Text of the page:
9229. And ye shall be men of holiness to Me. That this signifies the state of life then from good, is evident from the signification of "men of holiness," as being those who are led by the Lord; for the Divine which proceeds from the Lord is holiness itself (see n. 6788, 7499, 8127, 8302, 8806), consequently those who receive it in faith and also in love are called "holy." He who believes that a man is holy from any other source, and that anything else with him is holy than that which is from the Lord and is received, is very much mistaken. For that which is of man and is called his own, is evil. (That man's own is nothing but evil, see n. 210, 215, 694, 874-876, 987, 1047, 4328, 5660, 5786, 8480, 8944; and that insofar as a man can be withheld from his own, so far the Lord can he present, thus that so far the man has holiness, n. 1023, 1044, 1581, 2256, 2388, 2406, 2411, 8206, 8393, 8988, 9014.)
 That the Lord alone is holy, and that that alone is holy which proceeds from the Lord, thus that which man receives from the Lord, is plain from the Word throughout; as in John:
I sanctify Myself that they also may be sanctified in the truth (John 17:19);
"to sanctify Himself" denotes to make Himself Divine by His own power; and those are said to be "sanctified in the truth" who in faith and life receive the Divine truth proceeding from Him.
 Therefore also the Lord after His resurrection, speaking with the disciples, "breathed on them" and said unto them, "Receive ye the Holy Spirit" (John 20:22); the breathing upon them was representative of making them alive by faith and love, as also in the second chapter of Genesis: "Jehovah breathed into his nostrils the breath of lives, and man became a living soul" (verse 7); in like manner in other passages (Ps. 33:6; 104:29, 30; Job 32:8; 33:4; John 3:8). From this also the Word is said to be inspired, because it is from the Lord, and they who wrote the Word are said to have been inspired. (That breathing, and thus inspiration, corresponds to the life of faith, see n. 97, 1119, 1120, 3883-3896.) From this it is that in the Word "spirit" is so called from "wind" or "breath," and that what is holy from the Lord is called "the wind or breath of Jehovah" (n. 8286); also that the Holy Spirit is the holy proceeding from the Lord (n. 3704, 4673, 5307, 6788, 6982, 6993, 8127, 8302, 9199).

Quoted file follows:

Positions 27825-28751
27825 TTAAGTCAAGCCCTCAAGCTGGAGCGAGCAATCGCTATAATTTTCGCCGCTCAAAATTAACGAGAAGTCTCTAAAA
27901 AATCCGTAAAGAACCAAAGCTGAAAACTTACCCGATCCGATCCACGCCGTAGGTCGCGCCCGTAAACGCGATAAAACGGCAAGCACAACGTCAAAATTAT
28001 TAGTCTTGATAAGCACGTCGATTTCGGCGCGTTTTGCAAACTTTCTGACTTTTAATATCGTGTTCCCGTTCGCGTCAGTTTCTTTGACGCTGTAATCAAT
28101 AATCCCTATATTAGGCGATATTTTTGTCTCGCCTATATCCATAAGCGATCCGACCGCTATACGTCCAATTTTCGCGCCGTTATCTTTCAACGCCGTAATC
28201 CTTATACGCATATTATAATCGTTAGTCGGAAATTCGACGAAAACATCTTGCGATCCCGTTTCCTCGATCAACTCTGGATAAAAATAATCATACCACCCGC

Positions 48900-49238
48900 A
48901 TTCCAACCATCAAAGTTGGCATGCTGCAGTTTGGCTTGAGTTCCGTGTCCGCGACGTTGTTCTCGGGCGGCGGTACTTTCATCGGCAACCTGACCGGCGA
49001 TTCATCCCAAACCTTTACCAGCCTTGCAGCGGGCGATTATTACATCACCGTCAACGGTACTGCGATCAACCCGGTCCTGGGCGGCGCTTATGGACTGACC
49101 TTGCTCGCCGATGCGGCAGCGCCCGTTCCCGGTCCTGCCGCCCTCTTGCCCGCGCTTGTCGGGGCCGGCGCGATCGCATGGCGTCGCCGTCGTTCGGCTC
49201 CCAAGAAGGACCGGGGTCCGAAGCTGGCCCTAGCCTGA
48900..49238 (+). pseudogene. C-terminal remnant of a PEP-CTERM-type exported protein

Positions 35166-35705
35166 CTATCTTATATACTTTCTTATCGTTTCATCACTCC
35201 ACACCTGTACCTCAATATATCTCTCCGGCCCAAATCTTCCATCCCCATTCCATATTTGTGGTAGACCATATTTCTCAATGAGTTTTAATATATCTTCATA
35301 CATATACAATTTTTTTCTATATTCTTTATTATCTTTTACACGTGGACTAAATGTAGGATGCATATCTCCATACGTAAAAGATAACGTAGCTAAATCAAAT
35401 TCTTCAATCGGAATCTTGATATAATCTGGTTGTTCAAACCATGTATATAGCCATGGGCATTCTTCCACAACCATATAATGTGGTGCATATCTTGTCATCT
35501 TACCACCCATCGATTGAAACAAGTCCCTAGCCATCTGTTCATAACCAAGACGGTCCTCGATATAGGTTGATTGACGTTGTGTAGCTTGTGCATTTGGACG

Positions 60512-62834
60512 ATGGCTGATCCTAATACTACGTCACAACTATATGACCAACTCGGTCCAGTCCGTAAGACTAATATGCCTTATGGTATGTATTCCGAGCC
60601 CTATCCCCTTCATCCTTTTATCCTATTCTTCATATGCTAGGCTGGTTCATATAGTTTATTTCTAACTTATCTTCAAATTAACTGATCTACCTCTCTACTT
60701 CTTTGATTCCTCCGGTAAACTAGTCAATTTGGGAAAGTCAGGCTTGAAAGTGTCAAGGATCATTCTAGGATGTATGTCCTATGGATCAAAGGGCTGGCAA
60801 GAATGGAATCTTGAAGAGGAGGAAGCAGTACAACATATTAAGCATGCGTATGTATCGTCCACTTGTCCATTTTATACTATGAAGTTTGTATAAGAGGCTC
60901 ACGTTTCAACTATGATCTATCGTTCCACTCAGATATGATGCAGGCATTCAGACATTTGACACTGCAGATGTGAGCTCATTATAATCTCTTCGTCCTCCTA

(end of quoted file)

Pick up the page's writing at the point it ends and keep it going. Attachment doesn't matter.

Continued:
So also it is said in John that the Lord "baptizeth with the Holy Spirit" (John 1:33); and in Luke that "He baptizeth with the Holy Spirit and with fire" (John 3:16). In the internal sense "to baptize" signifies to regenerate (n. 4255, 5120, 9088); "to baptize with the Holy Spirit and with fire" signifies to regenerate by the good of love. (That "fire" denotes the good of love, see n. 934, 4906, 5215, 6314, 6832, 6834, 6849, 7324.) In John:
Who shall not fear Thee, O Lord, and glorify Thy name? For Thou only art holy (Rev. 15:4).
In Luke it is said by the angel concerning the Lord: "The holy thing that shall be born of thee" (Luke 1:35); and in Daniel, "I saw in the visions of my head upon my bed, and, behold a watcher and a holy one came down from heaven" (Dan. 4:13). In these passages "the holy thing" and "the holy one" denote the Lord.
 As the Lord alone is holy, He is called in the Old Testament the "Holy One of Israel," the "Redeemer," the "Preserver," the "Regenerator" (Isa. 1:4; 5:19, 24; 10:20; 12:6; 17:7; 29:19; 30:11, 12, 15; 31:1; 37:23; 41:14, 16, 20; 43:3, 14; 45:11; 47:4; 48:17; 49:7; 54:5; 55:5; 60:9, 14; Jer. 50:29; 51:5; Ezek. 39:7; Ps. 71:22; 88:41; 89:18). And therefore the Lord in heaven, and consequently heaven itself, is called "the habitation of holiness" (Jer. 31:23; Isa. 63:15; Jer. 25:30); also a "sanctuary" (Ezek. 11:16; 24:21); and "the mountain of holiness" (Ps. 48:1). For the same reason the middle of the tent, where was the ark containing the Law, was called the "Holy of Holies (Exod. 26:33-34); for by the Law in the ark in the middle of the tent was represented the Lord as to the Word, because "the Law" denotes the Word (n. 6752, 7463).